Not necessarily in the sense that I don't know how to put words in it. However, I think I've lost sight of its purpose. Back in the day (4th February 2007, to be precise) when I was - for once in my online life - a reasonably early adopter of Twitter, it was a very different place. The chief reason is that there were no @replies.
This was frankly dashed inconvenient and is probably the reason why they were introduced. But it's made me start to use it as if it were a giant instant messenger conversation. And that's a problem, for me at least.
I have used IM a lot in my time. It is undeniably a very useful thing and there are a number of things happening in my life currently that make it clear that I will probably use it again. However, I think along very set lines, and IM presents challenges to this. I would sign in of an evening with a view to talking to maybe one or two specific people and end up talking to five or six. None of this is a problem insofar as they were all people I enjoyed speaking to. Why else would I have them as IM contacts? However, I always felt I needed to be as instant as the Instant in the title and this would ultimately stress me out. So in the last year or so I've pretty much phased it out altogether.
This brings me to Twitter. I love Twitter. I'm good at Twitter - I've done nearly 17,000 tweets in the last 4 and a bit years and my 450-odd followers will surely all vouch for the fact that 16,500 of them have been wet-your-pants hilarious. By no means is this one of those tiresome "I'm going to have to give up on Twitter for my own good" posts, because I'm not. What it is, rather, is my trying to figure out a more sane and sensible way to use it where I'm not in what I'm essentially thinking of as a billion-person IM conversation, where I will inevitably end up feeling rejected.
Because I do. I know. It's completely insane. And I know it's completely insane. But it doesn't stop me feeling it, even if it's only initially. But my brain is frustratingly like a 1980s quiz show host at times and will stubbornly refuse to take anything but my first answer.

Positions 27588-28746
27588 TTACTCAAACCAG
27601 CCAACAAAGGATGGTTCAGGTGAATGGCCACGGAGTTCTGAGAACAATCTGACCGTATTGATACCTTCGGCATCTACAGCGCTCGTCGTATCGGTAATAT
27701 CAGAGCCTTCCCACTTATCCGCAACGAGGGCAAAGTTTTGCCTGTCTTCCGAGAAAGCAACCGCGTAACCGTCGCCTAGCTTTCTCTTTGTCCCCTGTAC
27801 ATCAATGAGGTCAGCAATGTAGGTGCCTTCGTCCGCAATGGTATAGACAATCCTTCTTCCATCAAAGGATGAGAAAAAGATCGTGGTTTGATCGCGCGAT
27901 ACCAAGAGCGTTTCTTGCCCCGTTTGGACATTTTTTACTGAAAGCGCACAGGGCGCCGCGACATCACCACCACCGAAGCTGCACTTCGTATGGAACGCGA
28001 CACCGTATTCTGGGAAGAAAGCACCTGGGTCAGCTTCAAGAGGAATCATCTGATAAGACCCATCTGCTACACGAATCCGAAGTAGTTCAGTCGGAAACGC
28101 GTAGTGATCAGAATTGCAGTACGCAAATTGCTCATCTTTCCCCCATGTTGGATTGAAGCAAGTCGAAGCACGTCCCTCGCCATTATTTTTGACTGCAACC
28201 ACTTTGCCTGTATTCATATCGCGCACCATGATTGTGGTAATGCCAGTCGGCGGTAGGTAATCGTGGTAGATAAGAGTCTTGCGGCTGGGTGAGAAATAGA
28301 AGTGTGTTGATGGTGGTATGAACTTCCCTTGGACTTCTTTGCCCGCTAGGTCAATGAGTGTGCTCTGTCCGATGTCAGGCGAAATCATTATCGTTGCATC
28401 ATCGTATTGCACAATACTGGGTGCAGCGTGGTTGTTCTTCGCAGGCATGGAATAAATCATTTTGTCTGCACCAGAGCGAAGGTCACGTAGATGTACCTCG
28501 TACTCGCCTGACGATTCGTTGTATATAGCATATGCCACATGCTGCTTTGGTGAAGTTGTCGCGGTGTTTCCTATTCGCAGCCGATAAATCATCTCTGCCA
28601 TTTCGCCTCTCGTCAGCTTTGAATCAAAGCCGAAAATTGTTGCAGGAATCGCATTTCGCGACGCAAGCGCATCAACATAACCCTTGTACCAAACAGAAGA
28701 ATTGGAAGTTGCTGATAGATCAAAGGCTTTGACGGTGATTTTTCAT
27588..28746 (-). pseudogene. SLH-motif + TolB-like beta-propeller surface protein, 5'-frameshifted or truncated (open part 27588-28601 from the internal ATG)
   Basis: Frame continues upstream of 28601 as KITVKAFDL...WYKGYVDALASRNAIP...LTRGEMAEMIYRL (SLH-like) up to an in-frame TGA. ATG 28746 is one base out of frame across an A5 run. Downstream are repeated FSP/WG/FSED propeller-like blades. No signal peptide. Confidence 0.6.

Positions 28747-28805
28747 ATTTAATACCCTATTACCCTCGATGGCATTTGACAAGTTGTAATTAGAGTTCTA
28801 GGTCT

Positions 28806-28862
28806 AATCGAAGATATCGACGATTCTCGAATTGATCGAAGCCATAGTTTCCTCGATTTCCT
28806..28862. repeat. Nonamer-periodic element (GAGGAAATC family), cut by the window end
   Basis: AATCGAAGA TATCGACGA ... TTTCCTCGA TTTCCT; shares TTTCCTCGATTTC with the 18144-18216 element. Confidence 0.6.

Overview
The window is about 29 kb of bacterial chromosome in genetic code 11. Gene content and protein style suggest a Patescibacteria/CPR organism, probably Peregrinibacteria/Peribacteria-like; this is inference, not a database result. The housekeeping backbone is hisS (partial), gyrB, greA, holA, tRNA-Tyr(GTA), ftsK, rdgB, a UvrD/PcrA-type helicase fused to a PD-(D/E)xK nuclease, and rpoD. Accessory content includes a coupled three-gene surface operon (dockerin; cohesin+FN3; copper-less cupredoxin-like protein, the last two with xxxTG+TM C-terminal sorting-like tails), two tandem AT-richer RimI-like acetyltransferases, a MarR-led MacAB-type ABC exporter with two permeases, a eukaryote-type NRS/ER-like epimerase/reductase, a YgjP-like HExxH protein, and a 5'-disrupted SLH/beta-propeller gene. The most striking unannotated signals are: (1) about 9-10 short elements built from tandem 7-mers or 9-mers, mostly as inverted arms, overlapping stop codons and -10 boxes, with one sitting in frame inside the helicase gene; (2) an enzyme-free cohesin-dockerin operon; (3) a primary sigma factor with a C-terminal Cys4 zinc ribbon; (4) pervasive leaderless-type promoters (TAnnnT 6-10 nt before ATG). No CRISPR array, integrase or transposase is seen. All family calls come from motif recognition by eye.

For a number of reasons which are really too personal to go into, in the last 18 months I've become a little preoccupied with loss. My fear of loss now outstrips virtually everything else in my canon of manias. What I can feel happening whenever I get near Twitter these days is the slow drip-drip-drip of an approaching episode. With every tweet where I feel I'm putting myself out there comes the risk of feeling like I've been abandoned, that people have gotten wise to me, that I'll be left on my own.
Again, I can see that this is fundamentally unwell thinking, not least as it's built on a foundation of self-loathing which is really so old hat now that frankly I'm wondering if perhaps it's outstayed its welcome. But again, it's still there. Honestly, it feels like my brain is mocking me. Because it is all in my head in this case: nothing that anyone has done could possibly have precipitated this dazzling white-knuckle ride.
I'm putting this here rather than anything else because I'm worried that I'm probably starting to pester people - and not just any old people, but my closest friends - almost in the way a toddler prods and tugs at their parent's leg in order to get some kind, any kind, of reaction. So to anyone reading who has borne the brunt of this infuriating neediness, I'm sorry and I'm trying to stop. Well, no, not stop, but strike a better balance. Also, it may lead to recommendations for the best Twitter client for me to use, where I'd feel like I am doing some serious microblogging, rather than just fishing for conversation.
I'm a good person. I'm kind and honest, thoughtful and trustworthy. I'm pretty cool to know, I think. I guess it's just a question of convincing what may well be my last actual remaining doubter - my own brain - of that.